While forms such as the nóta were claimed to have their roots in Hungarian culture, the gypsies who took to playing these enjoyed some form of respect, if not altogether without a condescending nature or otherwise a bit fantastical. The latter view was even one I held growing up, the term “gypsy band” putting into my head visions of a wild people camping in caravans in dark mountain passes, dancing and playing passionate melodies into the night (I blame Carmen Sandiego). Even today, I still hold onto some of these romantic notions, fueled, in part, by a terrific documentary I recently saw, Latcho Drom (1993), following the Romani on a long and musical journey from India to Spain.

Of course, since my arrival in Budapest two months ago, I’ve yet to hear a sentence combining the words “gypsy” and “music” at all. As I will soon hope to publish an article detailing homelessness as well as its relevance to the state of Roma affairs in the city’s districts, I’ll only outline a few points on the history of the issues here. As of a recent census according to the data provided by the HMFA, the Roma comprise somewhere between 400,000 and 600,000 of Hungary’s population, putting the country in fourth place in terms of the number of known Roma residents (the first three being Romania, Bulgaria, and Spain). Throughout the group’s existence here since the 14th and 15th centuries, they’ve experienced a veritable rollercoaster of near acceptance to intended extermination. Maria Theresa’s 18thcentury decrees bestowed a more respectful title to the aliens (“new peasant” or “new Hungarian”) but also sought to restrict Roma marriages and rehome their children in more upstanding and educational environments. Fast forward over several waves of immigrations – consisting of branches of Vlachs, Beas, and Romungros – to the 50s: a cultural institute with interests in improving the Roma’s state of living made some headway in doing so, only to close down after four years in 1961. Yet, during this time, although housing conditions were less than desirable, employment was still up; it was the 80s, particularly 1989, when the Roma experienced the worst of the downturn. As unskilled laborers, as documented in the HMFA report, they were the first to be let go. Boroka Féher, a social worker at Budapesti Módszertani Szociális Központ (BMSZKI), says that this impact was especially felt in northeast Hungary. Children growing up during this time would take after their jobless parents, she says, marrying early and having children of their own, a not-unheard-of problem in low-income communities, but a damaging, generation-to-generation behavior.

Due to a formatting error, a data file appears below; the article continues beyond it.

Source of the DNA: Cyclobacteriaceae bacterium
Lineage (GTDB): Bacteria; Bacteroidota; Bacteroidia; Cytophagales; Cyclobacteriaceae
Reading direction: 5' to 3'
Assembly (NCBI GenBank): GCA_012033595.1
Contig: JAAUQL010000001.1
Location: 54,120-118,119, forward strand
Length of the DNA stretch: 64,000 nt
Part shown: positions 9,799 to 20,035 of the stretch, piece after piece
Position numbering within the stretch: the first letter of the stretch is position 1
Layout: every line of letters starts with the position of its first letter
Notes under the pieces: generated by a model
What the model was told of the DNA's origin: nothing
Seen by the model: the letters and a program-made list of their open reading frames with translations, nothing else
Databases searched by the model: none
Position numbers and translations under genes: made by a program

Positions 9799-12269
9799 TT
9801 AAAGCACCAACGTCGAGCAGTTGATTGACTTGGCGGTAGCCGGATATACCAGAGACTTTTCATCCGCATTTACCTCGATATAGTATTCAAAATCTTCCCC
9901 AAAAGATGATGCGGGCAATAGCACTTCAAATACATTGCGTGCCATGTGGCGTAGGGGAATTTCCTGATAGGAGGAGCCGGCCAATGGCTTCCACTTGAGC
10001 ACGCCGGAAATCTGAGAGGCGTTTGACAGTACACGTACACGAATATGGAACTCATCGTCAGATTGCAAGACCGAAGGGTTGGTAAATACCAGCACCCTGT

Roma rumor: Limbless Roma are taken to Budapest from Romania to beg on the streets and then are picked up and driven back after a day’s work; the money is given to the operators of the scheme.

Today, while city social services and job centers push to place their Roma clients in the working world, Féher says that many employers are unwilling to hire the Roma applicants (most, she recalls, simply reject the candidate outright, whereas others immediately say the position has been filled). While the work is scarce in a state strapped for cash as it is, it’s interesting to hear what Katherine (not her real name) has to say in regard to the Roma’s work ethic across the country, that being that they all simply do not want to work and are lazy. For my roommate, Heather, it seems impossible to have a conversation without mentioning gypsies. She has been so far entertained with the following anecdotes (paraphrased from memory):

1.            A private student of hers, in his 40s, confided in her that the gypsies were the reason he couldn’t immigrant to Canada; there are too many Roma claiming refugee status in Canada, so now Canada hates Hungarians.

2.            In a class with four older women, she has been told to avoid going to the 9th district, as it is filled with gypsies and alcoholics (the one student called them “drug men”).

3.            Another student of Heather’s spoke highly of her country (Poland) that they “solved the Roma problem”.

4.            One of Heather’s friends explained that Romanians are just “watered-down gypsies”.

5.            “Going down the gypsy” has been a phrase coined here to mean that something unpleasant went down the wrong pipe.

In addition to these ubiquitous little numbers, another favorite song and dance repeated by Hungarian scholars and regular Joes alike has been the idea that the Roma have no history or form of stable and collective identity, as excellently discoursed in Sándor Romano Rácz’s Historical Consciousness Among the Roma.

Roma families stand by their claims from tossed-out treasures on garbage day in Buda